Weak Signal Work


Magnificent CME Erupts on the Sun - August 31

Yup, the sunspot cycle is at a low. That means that for some bands, the term “DX” will not have the same meaning as before. Basically, the bands from 15 through 6 meters are dead as far as skip and DX go.

When band conditions drop, weak signal work becomes more important than ever. You should watch for weather fronts to move across your area, especially on 12, 10 and 6 meters. Tropospheric bending, or “ducting,” can yield significant weak-signal contacts. This phenomenon can sometimes affect propagation well into VHF, sometimes as far as 222 MHz or above.

Work the Gray Line. Without going into a lot of detail, as the sun rises or sets there is a period of 45 minutes or so when propagation on 17, 15, 12 and 10 meters may benefit from changing ionospheric radiation. The Gray Line is also called the Terminator, or the area of change from light to darkness… or the reverse. 40, 30 and 20 meters may also get a good boost! Gray Line effects are not really reliable, but when they do exist it’s a lot of fun!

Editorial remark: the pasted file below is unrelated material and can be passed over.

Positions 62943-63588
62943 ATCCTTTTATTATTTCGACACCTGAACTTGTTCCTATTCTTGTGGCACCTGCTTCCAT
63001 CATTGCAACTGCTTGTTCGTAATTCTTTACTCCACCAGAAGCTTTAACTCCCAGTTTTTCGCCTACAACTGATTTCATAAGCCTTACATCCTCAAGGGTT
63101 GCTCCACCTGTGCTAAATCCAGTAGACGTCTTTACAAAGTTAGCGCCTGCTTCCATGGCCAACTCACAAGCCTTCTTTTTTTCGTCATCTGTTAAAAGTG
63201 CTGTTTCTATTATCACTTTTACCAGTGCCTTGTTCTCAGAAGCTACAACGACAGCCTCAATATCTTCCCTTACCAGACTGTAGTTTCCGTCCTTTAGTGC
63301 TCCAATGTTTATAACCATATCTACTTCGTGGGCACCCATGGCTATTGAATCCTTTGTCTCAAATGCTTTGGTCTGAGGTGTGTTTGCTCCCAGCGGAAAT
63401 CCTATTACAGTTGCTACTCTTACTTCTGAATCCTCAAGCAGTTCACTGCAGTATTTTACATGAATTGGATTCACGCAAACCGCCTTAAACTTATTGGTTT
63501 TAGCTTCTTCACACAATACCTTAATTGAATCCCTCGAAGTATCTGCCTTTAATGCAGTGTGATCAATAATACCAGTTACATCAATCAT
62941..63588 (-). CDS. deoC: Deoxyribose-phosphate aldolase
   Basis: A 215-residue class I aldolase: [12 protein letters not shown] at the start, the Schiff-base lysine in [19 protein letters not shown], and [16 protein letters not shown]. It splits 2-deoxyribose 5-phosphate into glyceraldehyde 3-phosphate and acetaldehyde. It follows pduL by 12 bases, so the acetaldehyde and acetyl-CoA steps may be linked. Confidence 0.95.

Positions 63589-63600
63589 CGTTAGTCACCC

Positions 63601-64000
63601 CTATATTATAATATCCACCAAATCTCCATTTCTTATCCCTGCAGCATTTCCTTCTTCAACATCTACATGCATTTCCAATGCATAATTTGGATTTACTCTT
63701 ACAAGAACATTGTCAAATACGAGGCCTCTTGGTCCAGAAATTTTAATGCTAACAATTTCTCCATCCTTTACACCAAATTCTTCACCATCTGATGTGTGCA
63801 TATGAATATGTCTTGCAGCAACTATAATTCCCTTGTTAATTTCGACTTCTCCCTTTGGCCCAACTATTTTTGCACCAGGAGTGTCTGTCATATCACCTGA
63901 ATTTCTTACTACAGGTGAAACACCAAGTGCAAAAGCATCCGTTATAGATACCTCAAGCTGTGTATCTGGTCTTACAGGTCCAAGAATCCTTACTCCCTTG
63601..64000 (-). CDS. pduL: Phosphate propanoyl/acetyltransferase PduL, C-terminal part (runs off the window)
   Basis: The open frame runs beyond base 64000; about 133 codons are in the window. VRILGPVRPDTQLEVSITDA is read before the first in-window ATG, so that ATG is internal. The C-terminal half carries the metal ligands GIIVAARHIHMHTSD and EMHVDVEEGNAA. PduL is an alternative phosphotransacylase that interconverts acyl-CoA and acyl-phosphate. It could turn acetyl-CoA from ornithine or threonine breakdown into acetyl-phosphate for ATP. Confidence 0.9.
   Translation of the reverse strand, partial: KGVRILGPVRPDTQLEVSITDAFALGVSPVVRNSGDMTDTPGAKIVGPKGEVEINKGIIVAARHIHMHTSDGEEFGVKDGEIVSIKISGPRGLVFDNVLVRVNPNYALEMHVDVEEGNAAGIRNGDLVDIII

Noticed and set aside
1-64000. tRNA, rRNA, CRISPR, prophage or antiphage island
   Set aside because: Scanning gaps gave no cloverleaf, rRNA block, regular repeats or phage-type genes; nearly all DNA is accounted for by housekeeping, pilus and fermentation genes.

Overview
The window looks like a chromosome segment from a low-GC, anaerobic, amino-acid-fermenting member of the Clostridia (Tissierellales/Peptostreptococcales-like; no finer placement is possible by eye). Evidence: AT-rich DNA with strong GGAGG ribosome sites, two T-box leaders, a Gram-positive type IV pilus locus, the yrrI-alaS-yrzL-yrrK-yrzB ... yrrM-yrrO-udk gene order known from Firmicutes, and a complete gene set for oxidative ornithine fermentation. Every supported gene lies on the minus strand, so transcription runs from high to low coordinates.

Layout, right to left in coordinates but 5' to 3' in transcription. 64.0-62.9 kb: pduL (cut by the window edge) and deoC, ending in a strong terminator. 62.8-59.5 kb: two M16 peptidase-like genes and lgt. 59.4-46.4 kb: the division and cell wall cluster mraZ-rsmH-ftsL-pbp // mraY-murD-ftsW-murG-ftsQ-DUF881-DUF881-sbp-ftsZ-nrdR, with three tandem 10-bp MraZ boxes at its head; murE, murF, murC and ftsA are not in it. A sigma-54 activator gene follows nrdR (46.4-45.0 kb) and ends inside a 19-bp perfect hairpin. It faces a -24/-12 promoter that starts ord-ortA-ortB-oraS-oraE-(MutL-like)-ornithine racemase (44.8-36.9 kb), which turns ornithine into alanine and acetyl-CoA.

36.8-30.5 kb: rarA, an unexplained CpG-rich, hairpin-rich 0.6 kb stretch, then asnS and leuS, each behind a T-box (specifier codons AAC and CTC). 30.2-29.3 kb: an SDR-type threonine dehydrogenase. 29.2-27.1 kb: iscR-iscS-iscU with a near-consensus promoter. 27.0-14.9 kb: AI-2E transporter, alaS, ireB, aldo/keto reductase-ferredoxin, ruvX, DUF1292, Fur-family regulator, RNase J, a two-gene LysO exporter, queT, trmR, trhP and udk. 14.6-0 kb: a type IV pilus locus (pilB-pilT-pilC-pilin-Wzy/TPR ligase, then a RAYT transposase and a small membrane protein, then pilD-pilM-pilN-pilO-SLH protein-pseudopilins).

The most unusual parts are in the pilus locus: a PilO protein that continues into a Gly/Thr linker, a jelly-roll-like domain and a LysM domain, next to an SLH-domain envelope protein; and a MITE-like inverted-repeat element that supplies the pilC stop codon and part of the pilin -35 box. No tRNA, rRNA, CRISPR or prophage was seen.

Specialized methods such as Moon bounce, satellites, Aurora, meteor scatter and others can also yield good short-term DX contacts, but satellite communications are not really weak signal. Auroras are special ionizing events that stem from solar storms and can deliver either strong or weak-signal communications. This is especially true on high HF and 6 meters. Meteor scatter uses the ionized trail of atmosphere behind the meteors to bounce a signal back to Earth. Robust digital modes like JT-65 are especially good for Aurora and meteor scatter well into VHF.

What’s the key to catching the weak DX? Receiver preamps and great antenna systems help.

DX Engineering RPA-1 Receive Preamplifiers DXE-RPA-1

DX Engineering RPA-1 Receive Preamplifiers DXE-RPA-1

HF receive preamps like DXE-RPA-1, and VHF preamps like the Mirage line of mast-mounted, or in-the-shack preamps provide the boost your receiver may need. VHF and HF Yagi arrays have better signal-catching ability than common dipoles or verticals.

So…make sure your receiving equipment is working at its best, watch the weather and solar activity reports and put up some good antennas for the bands you wish to use. These tips will net you some pretty good DX until our friendly sunspots return.


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